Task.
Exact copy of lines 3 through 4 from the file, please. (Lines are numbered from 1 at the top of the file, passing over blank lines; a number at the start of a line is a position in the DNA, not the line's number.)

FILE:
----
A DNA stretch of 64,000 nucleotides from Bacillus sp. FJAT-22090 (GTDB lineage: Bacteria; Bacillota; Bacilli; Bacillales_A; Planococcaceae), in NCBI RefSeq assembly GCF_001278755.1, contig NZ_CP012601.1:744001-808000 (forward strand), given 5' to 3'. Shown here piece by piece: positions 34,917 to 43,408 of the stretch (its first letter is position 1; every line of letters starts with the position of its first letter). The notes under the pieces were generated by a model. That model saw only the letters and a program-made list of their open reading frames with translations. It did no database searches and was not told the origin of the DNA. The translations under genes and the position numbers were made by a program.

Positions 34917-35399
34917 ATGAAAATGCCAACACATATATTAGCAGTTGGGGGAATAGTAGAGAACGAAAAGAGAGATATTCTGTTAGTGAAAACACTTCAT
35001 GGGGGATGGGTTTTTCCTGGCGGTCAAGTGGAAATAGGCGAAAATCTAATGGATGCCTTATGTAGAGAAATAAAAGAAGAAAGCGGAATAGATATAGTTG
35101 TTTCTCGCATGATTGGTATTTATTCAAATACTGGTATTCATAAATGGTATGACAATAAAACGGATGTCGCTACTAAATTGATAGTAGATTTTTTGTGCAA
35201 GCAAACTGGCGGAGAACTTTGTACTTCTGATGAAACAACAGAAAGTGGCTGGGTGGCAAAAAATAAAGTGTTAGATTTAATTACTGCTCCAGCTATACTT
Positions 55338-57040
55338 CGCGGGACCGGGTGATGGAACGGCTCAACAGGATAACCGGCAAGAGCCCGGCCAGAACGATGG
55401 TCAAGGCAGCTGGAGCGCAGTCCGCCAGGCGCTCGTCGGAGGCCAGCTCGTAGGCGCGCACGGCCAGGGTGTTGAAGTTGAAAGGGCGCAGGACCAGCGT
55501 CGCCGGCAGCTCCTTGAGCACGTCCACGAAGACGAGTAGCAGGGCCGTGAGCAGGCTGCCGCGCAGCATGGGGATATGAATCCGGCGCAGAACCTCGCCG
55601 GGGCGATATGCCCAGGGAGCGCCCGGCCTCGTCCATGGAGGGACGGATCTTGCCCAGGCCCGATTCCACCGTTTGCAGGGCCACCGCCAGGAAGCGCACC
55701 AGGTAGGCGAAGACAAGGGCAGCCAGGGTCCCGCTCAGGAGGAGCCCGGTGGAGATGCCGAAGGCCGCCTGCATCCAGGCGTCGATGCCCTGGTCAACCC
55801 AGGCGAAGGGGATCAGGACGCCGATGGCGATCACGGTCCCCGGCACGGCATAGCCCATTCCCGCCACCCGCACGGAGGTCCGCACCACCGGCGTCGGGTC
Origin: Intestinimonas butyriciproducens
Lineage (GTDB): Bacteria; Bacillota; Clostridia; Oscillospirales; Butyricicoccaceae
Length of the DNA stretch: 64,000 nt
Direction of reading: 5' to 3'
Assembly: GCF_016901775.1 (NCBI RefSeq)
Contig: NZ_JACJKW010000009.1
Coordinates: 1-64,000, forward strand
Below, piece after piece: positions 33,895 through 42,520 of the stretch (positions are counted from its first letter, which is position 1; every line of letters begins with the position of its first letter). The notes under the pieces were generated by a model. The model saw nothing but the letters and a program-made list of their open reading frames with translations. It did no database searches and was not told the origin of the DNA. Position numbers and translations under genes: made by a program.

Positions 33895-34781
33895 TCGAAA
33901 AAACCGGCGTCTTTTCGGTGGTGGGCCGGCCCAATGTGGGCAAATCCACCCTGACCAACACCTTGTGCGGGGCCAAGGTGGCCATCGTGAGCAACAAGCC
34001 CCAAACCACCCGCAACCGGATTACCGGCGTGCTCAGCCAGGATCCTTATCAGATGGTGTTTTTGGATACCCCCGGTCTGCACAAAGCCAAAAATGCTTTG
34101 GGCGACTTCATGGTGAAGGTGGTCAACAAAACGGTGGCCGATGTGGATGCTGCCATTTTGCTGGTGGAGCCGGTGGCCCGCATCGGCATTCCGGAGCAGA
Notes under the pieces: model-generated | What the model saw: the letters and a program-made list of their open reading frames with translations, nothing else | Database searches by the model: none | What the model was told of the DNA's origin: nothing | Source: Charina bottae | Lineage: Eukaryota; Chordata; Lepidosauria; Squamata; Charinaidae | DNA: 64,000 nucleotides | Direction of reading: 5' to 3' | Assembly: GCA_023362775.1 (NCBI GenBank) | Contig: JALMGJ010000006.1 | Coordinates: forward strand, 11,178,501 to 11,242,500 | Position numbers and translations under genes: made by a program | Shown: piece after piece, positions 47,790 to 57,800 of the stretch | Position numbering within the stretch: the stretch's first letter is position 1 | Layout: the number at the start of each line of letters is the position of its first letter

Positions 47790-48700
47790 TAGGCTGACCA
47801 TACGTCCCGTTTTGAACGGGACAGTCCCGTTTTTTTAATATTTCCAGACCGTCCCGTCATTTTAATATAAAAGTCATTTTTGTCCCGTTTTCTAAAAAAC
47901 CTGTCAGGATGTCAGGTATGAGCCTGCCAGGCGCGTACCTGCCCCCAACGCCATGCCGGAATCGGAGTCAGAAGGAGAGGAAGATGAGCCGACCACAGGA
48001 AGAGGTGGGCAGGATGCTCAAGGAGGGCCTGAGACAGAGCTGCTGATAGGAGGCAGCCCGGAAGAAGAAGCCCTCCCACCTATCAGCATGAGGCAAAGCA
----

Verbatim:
34917 ATGAAAATGCCAACACATATATTAGCAGTTGGGGGAATAGTAGAGAACGAAAAGAGAGATATTCTGTTAGTGAAAACACTTCAT
35001 GGGGGATGGGTTTTTCCTGGCGGTCAAGTGGAAATAGGCGAAAATCTAATGGATGCCTTATGTAGAGAAATAAAAGAAGAAAGCGGAATAGATATAGTTG